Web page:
In 2008, the Department of Labor issued “Field Assistance Bulletin 2008-04” (FAB), which provides the statutory and regulatory requirements for ERISA bonding. FAB defined who is exempt from the bonding requirement:

The bonding requirement does not apply to plans that are not subject to Title I of ERISA, for example, governmental plans, church plans, worker’s compensation plans, and excess benefit plans or to plans that are unfunded. A plan is unfunded if it pays benefits exclusively from the general assets of the employer or union. By definition, a plan is not considered unfunded, and will remain subject to the bonding requirement if:

  • benefits are provided through insurance,
  • contributions are made to – or benefits are paid from – a trust,
  • employees contribute to the plan, or
  • a separate bank account is maintained (or separate books are maintained to administer a separate fund out of which benefits are to be paid).

In other words, bonding requirements apply if employee contributions are made to an employee benefit plan. However, FAB clarifies that the Department of Labor will treat a Code § 125 Cafeteria employee welfare plans, as unfunded and thereby exempt from the bonding requirement; even though it includes employee contributions, as long as it satisfies the requirements of Technical Release 92-01. (i.e., the employee contributions are used within three months of receipt for payment of premiums as provided in § 2520.104-20 and § 2520.104-44). Based on these same terms Department of Labor exempts such Code § 125 affiliated welfare plans from the ERISA reporting requirements.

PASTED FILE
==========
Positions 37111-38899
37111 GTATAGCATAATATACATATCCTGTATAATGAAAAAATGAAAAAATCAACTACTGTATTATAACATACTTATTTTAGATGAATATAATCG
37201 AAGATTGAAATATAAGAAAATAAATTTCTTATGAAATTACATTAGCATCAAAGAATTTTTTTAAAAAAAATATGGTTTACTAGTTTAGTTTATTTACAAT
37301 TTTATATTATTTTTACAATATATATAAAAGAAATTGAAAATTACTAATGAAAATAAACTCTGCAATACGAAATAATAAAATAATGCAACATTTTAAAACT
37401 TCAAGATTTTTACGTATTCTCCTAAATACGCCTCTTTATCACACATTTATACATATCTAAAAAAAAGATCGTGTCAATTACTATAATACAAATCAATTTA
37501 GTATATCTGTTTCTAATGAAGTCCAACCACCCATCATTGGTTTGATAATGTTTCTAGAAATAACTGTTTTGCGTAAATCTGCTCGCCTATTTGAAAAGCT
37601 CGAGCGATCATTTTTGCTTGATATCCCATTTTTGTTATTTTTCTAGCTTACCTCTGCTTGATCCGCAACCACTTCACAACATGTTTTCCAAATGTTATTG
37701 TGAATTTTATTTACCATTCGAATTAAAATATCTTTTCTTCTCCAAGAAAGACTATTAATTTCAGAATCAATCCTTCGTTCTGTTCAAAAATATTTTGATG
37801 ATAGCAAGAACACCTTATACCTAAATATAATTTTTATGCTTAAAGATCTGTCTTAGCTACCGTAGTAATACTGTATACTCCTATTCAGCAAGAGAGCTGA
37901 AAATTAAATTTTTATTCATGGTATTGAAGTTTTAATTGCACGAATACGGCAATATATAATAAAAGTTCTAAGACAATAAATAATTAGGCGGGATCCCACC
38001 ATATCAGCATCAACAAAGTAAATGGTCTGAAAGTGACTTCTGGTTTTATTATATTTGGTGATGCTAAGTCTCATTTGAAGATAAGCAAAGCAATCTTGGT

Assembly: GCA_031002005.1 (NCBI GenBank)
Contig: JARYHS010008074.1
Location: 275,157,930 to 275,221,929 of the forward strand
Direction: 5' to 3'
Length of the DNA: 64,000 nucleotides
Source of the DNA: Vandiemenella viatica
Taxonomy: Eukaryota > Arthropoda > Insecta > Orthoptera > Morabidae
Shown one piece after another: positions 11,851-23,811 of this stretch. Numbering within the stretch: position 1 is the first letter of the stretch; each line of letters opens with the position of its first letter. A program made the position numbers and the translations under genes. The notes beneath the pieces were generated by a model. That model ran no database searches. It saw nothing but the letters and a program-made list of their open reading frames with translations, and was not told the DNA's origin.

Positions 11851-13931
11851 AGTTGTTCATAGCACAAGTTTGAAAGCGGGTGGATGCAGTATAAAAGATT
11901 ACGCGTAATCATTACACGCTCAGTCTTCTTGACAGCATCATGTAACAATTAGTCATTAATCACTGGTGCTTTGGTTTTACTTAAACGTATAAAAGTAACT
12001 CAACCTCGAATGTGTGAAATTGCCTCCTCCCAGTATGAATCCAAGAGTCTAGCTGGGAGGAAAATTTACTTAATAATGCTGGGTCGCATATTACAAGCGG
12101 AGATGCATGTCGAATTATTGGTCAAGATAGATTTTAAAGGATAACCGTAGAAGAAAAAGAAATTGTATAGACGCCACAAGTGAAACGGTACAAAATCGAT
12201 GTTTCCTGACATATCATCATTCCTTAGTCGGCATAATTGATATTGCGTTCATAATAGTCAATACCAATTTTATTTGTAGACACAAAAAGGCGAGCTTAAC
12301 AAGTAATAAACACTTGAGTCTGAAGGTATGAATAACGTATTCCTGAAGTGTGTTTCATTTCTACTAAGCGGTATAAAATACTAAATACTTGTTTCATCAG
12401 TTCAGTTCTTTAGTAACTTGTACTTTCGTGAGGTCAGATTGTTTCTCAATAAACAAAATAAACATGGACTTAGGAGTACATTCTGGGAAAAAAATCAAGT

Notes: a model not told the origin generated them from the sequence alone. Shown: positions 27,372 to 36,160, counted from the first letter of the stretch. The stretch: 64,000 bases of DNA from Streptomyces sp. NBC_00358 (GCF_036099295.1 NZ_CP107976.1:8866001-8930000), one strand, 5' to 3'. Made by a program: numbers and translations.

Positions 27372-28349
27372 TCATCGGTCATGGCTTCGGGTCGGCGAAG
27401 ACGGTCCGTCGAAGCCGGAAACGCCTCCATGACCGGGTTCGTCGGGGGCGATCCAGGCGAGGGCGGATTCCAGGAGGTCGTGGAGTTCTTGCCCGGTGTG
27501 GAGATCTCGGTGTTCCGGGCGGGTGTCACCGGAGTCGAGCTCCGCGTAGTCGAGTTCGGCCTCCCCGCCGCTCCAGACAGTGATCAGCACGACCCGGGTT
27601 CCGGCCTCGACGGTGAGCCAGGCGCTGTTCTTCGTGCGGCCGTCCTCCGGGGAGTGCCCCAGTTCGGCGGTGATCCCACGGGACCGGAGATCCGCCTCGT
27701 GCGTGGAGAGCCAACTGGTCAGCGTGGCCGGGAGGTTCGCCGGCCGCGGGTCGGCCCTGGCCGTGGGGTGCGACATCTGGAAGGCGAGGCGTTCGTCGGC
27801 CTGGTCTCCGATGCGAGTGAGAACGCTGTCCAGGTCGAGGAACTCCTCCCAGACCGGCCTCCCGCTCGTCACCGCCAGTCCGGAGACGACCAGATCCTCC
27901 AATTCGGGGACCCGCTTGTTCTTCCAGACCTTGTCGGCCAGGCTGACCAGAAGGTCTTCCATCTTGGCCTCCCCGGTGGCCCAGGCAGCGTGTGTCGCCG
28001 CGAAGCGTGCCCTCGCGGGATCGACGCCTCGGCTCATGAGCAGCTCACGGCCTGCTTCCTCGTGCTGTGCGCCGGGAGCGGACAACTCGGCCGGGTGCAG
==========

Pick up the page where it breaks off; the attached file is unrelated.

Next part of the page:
Please note, contributory employee welfare plans not associated with a Code § 125 plan remain subject to the bonding requirement.

Insured plans are also subject to the bonding requirement. FAB indicates that a bond is not required if no person “handles” funds of the plan; No bonding is required with respect to the bare existence of the contract obligation to pay benefits, nor the payment of premiums, or other payments made to purchase such benefits, directly from general assets.

Such insured arrangements would not normally be subject to bonding except to the extent that monies returned by way of benefit payments, cash surrender, dividends, credits or otherwise, and which by the terms of the plan belong to the plan (rather than to the employer, employee organization, or insurance carrier), were subject to “handling” by a plan official.

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